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Trailer builders tap the brakes as abnormal order season arrives

Pass-through of higher commodity costs raises trailer prices by $5,000 to $6,000

Trailer manufacturers are tapping the brakes as the traditional order season opens amid uncertainty over parts availability and volatile commodity prices, which are being added to the invoices for new trailers when they are produced.

“We have implemented pass-through commodity pricing [for 2022] with many trailer customers,” Mike Pettit, CFO of Wabash, said on the company’s Nov. 9 earnings call. “Pricing recovery from commodity headwinds experienced in 2021 had been effective and we expect average selling prices for trailers to increase in the range of $5,000 to $6,000 year-over-year.”

Higher prices may be holding down new orders, though demand for additional equipment remains whit hot, according to FTR Transportation Intelligence, which pegged October bookings at just 16,800 orders, down 41% from September and off 70% from a record high in October 2020. Trailer orders are averaging 277,000 on a rolling 12-month basis, FTR said.

“The challenge for many OEMs is not to acquire more backlog, but to manage the backlog they have. Order numbers continue to understate the true demand.”

don ake, vice president of commercial vehicles, ftr transportation intelligence

Most manufacturers held back on slotting 2022 commitments because of a clogged supply chain. Orders scheduled for production in Q4 this year have been pushed into the first half of 2022. Manufacturers have to strike a balance between how many additional orders they can realistically build against burgeoning backlogs.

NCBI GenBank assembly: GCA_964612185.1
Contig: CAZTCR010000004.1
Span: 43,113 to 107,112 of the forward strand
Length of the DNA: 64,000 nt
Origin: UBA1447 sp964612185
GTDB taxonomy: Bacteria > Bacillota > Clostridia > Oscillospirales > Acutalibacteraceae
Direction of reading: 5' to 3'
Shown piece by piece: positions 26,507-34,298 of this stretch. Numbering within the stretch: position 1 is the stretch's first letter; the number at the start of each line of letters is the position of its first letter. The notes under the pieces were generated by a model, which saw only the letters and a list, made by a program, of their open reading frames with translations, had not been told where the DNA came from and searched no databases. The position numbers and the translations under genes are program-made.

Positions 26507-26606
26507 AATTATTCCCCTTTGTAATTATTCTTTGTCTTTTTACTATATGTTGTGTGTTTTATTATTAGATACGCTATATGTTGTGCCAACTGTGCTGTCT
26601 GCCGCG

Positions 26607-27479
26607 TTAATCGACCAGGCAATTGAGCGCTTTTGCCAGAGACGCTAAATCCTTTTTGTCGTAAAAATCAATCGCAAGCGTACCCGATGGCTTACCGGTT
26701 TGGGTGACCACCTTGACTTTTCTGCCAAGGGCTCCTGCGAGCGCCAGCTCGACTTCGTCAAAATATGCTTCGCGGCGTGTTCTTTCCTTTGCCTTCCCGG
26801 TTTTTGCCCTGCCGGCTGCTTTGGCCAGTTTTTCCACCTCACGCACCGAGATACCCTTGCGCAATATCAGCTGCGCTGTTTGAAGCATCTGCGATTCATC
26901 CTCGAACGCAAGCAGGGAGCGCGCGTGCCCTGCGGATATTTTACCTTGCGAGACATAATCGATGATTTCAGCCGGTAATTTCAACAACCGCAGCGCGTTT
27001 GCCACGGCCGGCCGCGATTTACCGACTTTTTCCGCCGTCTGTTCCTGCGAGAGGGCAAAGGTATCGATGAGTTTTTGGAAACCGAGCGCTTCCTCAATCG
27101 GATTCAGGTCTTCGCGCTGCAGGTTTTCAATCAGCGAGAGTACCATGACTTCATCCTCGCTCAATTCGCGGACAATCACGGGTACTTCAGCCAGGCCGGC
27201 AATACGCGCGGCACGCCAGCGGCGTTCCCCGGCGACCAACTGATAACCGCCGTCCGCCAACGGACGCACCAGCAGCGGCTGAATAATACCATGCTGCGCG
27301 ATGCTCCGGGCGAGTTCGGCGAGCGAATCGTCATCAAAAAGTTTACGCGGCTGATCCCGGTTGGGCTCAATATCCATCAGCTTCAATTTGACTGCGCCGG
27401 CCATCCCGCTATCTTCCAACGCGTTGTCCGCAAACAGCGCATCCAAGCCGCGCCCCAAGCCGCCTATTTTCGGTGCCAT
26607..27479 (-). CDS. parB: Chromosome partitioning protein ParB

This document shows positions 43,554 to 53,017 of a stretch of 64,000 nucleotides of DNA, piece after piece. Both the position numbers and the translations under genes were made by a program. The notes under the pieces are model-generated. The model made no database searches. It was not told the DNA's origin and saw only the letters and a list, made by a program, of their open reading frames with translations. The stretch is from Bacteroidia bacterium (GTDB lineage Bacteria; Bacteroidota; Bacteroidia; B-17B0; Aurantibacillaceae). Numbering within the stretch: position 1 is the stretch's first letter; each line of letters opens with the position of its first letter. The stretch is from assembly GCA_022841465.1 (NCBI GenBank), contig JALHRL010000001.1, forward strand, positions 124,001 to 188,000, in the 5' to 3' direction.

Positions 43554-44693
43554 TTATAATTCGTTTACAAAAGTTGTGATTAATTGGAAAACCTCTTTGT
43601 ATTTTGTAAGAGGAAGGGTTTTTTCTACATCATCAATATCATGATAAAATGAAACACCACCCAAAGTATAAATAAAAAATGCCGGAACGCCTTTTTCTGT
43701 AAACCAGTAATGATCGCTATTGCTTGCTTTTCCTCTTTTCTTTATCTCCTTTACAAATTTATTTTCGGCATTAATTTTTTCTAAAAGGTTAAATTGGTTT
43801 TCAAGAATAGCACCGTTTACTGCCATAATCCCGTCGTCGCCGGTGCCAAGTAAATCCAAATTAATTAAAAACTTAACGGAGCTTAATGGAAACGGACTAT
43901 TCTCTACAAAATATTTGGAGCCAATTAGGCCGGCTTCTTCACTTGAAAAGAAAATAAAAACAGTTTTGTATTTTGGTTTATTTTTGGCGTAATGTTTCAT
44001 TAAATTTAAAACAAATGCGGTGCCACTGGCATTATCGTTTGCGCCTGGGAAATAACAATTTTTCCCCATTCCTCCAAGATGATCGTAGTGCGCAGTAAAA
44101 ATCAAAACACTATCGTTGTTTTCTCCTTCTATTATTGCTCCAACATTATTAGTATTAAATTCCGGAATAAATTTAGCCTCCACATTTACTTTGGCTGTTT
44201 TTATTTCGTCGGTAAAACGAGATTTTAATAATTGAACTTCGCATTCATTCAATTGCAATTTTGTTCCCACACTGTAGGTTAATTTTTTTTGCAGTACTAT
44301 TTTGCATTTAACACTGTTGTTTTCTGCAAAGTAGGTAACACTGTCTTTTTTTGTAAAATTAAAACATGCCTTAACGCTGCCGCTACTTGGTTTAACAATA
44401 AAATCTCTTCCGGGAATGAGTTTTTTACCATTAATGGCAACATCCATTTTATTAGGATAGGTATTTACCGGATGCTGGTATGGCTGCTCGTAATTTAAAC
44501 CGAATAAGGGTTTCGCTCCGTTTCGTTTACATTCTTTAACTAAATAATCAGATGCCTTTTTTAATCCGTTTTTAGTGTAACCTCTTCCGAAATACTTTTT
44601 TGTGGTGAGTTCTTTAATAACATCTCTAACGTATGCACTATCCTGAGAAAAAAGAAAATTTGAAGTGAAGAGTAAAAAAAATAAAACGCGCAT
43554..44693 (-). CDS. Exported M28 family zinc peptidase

Backlog committed but orders on hold

“Great Dane’s backlog is committed for 2022 although the orders are not placed as we manage through the challenges of getting labor and materials to the plants,” Chris Hammond, Great Dane executive vice president of sales, told FreightWaves. “We will build everything we can in 2022 based on constraints.

“Great Dane is providing directional pricing for the first part of 2022, firming up final pricing several weeks prior to trailers starting down the line.”

Don Ake, FTR vice president of commercial vehicles, said fleets that want to place orders are being held to placing orders a month or two at a time.

“The challenge for many OEMs is not to acquire more backlog, but to manage the backlog they have,” Ake said. “Order numbers continue to understate the true demand.”

Frank Maly, ACT Research director of commercial vehicle transportation analysis and research, said the normal ordering season is anything but normal.

“Challenges of supply-chain bottlenecks, labor shortages, and material and component prices are forcing OEMs to proceed very cautiously,” he said. 

“Initial reports indicate that October build rates were similar to September. So OEMs, while able to maintain production levels and manage backlog horizons, continue to be unable to ramp efforts to meet the extremely strong and growing fleet demand for additional trailers.”

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Alan Adler

Alan Adler is a Detroit-based award-winning journalist who worked for The Associated Press, the Detroit Free Press and most recently as Detroit Bureau Chief for He also spent two decades in domestic and international media relations and executive communications with General Motors.